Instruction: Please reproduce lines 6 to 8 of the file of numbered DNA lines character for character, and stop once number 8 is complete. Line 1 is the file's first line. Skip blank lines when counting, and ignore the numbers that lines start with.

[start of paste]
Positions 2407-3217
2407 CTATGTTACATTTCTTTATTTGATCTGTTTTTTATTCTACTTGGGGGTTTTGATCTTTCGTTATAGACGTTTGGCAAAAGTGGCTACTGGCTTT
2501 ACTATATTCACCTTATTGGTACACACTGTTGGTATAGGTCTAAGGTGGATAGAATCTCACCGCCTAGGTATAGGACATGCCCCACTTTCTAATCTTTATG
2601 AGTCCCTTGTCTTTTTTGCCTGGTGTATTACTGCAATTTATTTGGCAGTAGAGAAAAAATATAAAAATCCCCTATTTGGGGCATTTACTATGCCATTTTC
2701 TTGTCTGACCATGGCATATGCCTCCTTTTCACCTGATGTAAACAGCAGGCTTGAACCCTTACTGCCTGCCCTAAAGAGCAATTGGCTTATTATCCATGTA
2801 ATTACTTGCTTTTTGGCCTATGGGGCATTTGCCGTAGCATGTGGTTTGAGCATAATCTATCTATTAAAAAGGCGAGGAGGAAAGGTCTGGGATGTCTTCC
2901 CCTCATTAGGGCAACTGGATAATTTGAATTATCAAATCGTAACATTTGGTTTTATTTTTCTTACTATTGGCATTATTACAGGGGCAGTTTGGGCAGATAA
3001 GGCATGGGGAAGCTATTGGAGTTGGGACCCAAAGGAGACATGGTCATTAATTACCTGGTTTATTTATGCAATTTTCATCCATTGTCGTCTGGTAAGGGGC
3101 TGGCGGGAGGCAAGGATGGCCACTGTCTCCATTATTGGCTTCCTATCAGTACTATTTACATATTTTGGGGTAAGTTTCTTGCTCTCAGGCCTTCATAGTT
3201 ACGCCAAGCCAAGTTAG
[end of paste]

2801 ATTACTTGCTTTTTGGCCTATGGGGCATTTGCCGTAGCATGTGGTTTGAGCATAATCTATCTATTAAAAAGGCGAGGAGGAAAGGTCTGGGATGTCTTCC
2901 CCTCATTAGGGCAACTGGATAATTTGAATTATCAAATCGTAACATTTGGTTTTATTTTTCTTACTATTGGCATTATTACAGGGGCAGTTTGGGCAGATAA
3001 GGCATGGGGAAGCTATTGGAGTTGGGACCCAAAGGAGACATGGTCATTAATTACCTGGTTTATTTATGCAATTTTCATCCATTGTCGTCTGGTAAGGGGC